• Manager as Coach: An Exploratory Study into the Experience of Managers Dealing with Team Challenge

    Wall, Tony; Smith, Helen A. (University of Chester, 2019-03-14)
    Effective teams demand sharing, good communication, openness and engagement to create cohesion and collaboration. The modern team environment requires a highly competent manager capable of dealing with diversity, widening demographics, compression of roles, merging of organisational hierarchies and resource scarcity. This dynamic interplay has contributed to the transition from the traditional bureaucratic style of management to a higher proficiency of inclusive leadership, encompassing coaching. Within this context, there is an assumption that the manager as coach will successfully tackle the complexity of team challenge using conventional coaching interventions with the manager as coach becoming vogue. Thirty semi-structured interviews were recorded, transcribed and thematically analysed using a critical incident for exploration. The data generated an appreciation of the origins of team challenge and how challenge can be recognised, identified and acted upon to avoid escalation and maintain functionality within the team. The findings offer a framework for managers, irrespective of coaching competency to deal with team challenge and specifically that arising from behaviour described as unproductive or dysfunctional within the complexity of multiple team variants. This research will further supplement existing team effectiveness models and highlight the need for the manager as coach to be alert to team behaviour, foster appreciation of team difference at all levels, be coach-minded and act speedily in addressing team challenge. Further insight is offered from the perspective of the practitioner with models for self-assessment and training in response to dealing with challenge.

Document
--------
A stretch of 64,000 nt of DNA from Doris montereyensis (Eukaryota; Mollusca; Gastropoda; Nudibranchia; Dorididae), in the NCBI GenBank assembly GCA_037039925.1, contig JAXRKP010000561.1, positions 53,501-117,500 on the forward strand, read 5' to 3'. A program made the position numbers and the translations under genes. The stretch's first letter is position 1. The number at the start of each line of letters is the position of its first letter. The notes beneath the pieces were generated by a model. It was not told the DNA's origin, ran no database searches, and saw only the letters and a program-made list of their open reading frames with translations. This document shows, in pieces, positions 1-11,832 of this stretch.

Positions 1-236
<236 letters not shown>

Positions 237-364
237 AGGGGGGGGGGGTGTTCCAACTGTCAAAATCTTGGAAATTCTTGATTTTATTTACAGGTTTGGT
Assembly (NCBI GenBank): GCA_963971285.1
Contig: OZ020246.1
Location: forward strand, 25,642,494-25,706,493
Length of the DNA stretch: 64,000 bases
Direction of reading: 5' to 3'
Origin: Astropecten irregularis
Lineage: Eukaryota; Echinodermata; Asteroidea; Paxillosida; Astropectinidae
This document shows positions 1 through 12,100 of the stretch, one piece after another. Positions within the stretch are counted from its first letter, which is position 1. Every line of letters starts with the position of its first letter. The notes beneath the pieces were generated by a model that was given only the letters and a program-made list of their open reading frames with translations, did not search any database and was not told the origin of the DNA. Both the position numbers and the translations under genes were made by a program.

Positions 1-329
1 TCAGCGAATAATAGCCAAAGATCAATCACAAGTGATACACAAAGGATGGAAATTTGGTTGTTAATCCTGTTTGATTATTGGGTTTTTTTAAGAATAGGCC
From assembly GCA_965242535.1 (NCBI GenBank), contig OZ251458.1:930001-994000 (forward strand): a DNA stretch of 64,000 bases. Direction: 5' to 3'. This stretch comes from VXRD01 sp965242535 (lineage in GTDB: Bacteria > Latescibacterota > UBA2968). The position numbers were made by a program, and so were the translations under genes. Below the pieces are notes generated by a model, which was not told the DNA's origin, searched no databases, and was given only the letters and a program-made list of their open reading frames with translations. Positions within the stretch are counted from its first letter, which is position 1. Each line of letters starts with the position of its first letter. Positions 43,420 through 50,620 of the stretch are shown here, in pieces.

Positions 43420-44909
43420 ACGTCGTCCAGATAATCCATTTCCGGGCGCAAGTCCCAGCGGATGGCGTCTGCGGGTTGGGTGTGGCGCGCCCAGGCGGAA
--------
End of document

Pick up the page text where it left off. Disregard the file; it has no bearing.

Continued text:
• Influences on relationships between Ministers and Civil Servants in British Government: A study based on the perceptions of former Ministers

    Talbot, Jon; Wall, Tony; Stokes, David (University of Chester, 2016-06)
    This thesis focuses on the relationships between Ministers and Civil Servants in British Government. It is argued that the deliberative space for officials to devise and critique policy in tandem with Ministers is contracting. The change occurred after Margaret Thatcher incentivised officials to behave in certain ways, and her embrace of New Public Management made relationships within government more transactional. Given this scenario the thesis explores how relationships between Ministers and officials can be improved. To determine this twenty-five former UK Government Ministers were interviewed complementing an earlier study which examined the issue from the perspective of senior officials. These Ministers reported that successful relationships were most likely to be established when Civil Servants demonstrated effective leadership, commitment to implementing policy, honesty, technical skill, and awareness of political and external realities. In addition it is thought that time invested early in the relationship helps to communicate Ministers’ expectations. Ministers also reported what they feel to be behaviours which undermine the relationship: misunderstanding the professional role of officials, relying upon special advisors rather than direct contact with officials, a lack of managerial experience, and public criticism of officials. Ministers also identified Civil Servants’ behaviours likely to result in poor relationships - appearing averse to change, being unable to rationalise the advantages of existing approaches, and a reluctance to lead or assume responsibility. Some of the perceptions identified in the literature, such as Civil Servants seeking control and lacking competence, were not afforded the same prominence by Ministerial interviewees. They highlighted systemic issues including the feudal and hierarchical nature of Whitehall, and their perception that the wrong skills and behaviours are incentivised. They also noted the lack of training for Ministers and their inability to pass on their experiences to colleagues. In addition to these observations about personal relations respondents expressed a deeper concern about the changing roles and expectations between Ministers and officials. Despite the evident contradiction between contemporary practice and the constitutional position created by Haldane in 1918, Ministers still appear to accept the latter as the basis for their relationships with officials. Further research may be required to explore this, alongside the disparity identified between the ministerial view from the literature and my interviewees, and the training lacuna. The thesis concludes by making a number of recommendations concerning future practice.
  • Emerging pluralities in the enactment of care in the postgraduate tutor-international student relationship

    Johnson, Nerise D. (University of Chester, 2018-09-24)